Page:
All of a sudden, financing the new building seemed to be within reach.
There were still many logistical problems to solve. What were we going to do with all our furniture? Where were we going to meet while the building was under construction? What kind of building would we build? Who was going to be in charge of the project? How were we going to pay off the debentures?
“Brethren, we are now open for General Business,” declared Worshipful Master Larry Leeson. “It is now October, 1977. We have to be out of here in two months. What progress have we made lately on all fronts?”
“Worshipful Master,” began Very Worshipful Brother Keith Forbes, ” I have been in touch with some of the brethren from Merrickville. As you recall, when their building was damaged by fire, we invited them to use our facilities here over the Advance. They were gratified by our offer and made use of it. Now, they see the opportunity to repay the favour. They have offered us the use of their building in Merrickville for as long as we need it.”
“Brother Secretary, send a letter to Merrickville thanking them for their kind offer.”
“I will do that, Worshipful Master,” agreed Secretary Jim McMullen, “and I will also inform them that our first meeting in their building will be in January, 1978; we expect that Maitland Chapter will also be availing themselves of the offer.”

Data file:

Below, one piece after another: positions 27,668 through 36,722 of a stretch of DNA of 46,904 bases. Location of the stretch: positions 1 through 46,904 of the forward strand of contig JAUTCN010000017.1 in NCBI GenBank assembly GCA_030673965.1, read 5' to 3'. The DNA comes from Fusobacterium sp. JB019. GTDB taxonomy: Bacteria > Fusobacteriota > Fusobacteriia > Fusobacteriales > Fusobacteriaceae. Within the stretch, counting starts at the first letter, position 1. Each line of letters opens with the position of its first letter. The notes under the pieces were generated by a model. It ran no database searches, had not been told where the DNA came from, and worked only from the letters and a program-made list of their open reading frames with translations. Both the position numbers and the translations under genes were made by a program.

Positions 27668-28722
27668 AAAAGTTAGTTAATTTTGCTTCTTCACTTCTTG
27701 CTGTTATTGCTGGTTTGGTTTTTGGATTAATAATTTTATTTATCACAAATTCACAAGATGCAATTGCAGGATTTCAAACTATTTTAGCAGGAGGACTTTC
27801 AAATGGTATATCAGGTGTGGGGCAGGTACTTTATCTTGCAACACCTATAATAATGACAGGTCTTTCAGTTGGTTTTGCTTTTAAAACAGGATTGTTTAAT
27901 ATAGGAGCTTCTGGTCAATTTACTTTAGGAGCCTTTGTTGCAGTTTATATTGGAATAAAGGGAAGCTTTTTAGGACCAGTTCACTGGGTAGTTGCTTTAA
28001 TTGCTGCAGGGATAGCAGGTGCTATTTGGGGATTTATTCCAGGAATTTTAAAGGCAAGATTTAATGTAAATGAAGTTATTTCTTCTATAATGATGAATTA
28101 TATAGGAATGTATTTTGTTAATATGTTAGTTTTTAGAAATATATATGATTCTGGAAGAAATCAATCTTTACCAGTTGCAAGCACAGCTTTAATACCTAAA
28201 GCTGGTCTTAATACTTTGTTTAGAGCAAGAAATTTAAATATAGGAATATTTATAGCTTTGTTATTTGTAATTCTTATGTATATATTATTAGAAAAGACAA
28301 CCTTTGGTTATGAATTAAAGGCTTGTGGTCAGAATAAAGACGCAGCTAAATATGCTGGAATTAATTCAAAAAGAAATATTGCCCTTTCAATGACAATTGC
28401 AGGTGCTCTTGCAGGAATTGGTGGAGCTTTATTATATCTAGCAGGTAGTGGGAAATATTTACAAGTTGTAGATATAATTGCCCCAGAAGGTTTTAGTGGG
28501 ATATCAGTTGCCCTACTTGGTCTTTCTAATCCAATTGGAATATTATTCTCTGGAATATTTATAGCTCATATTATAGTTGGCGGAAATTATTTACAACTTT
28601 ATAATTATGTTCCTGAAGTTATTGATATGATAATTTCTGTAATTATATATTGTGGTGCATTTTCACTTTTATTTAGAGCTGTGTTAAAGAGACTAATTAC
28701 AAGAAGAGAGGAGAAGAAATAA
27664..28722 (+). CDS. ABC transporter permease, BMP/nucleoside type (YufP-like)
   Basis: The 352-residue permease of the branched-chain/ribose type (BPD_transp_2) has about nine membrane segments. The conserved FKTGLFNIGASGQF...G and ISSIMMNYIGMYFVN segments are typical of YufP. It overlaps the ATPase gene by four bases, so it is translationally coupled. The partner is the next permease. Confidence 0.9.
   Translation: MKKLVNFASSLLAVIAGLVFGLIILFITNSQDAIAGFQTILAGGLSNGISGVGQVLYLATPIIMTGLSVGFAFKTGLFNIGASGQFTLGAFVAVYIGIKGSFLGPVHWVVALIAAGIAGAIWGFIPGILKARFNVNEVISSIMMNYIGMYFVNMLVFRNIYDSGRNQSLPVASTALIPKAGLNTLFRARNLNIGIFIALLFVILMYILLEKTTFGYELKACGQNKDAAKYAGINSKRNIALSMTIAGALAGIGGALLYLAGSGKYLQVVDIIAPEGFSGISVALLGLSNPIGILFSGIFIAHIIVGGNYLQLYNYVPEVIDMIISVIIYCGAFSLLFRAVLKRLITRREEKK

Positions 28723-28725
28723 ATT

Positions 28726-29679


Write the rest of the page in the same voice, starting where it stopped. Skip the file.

George Van der Vaart rose. “Vorshipful Sir, as you can tell, ve haf already taken a lot of furniture from our lodge. It is stored at my farm. Ven our last meeting is over, in two monts, ve can pick up all de rest of the stuff and store it dere too.
“Regarding de rest of the plans, ve haf organized a separate corporation to take charge of de entire project. It is called de Temple Board of Management (Kemptville) Incorporated. Ve haf applied for letters patent and hope to be incorporated vun of dese days, probably about March. I am chairman und Lyall Christie is secretary und Stan Price is treasurer. Bruce Turner is chair of building committee mit Ken Strike chairing Finance committee. Also on de committee are Doug de Pencier and Rudy Finzel. In addition, from my farm ve haf cut big timbers to use as beams to support de building. In dis vay ve save more money.
Bruce Turner spoke up, ” We have a brother in town who, though not a member of Mt. Zion, is an architect. I have contacted George Buscombe and he has agreed to help us with the plans.”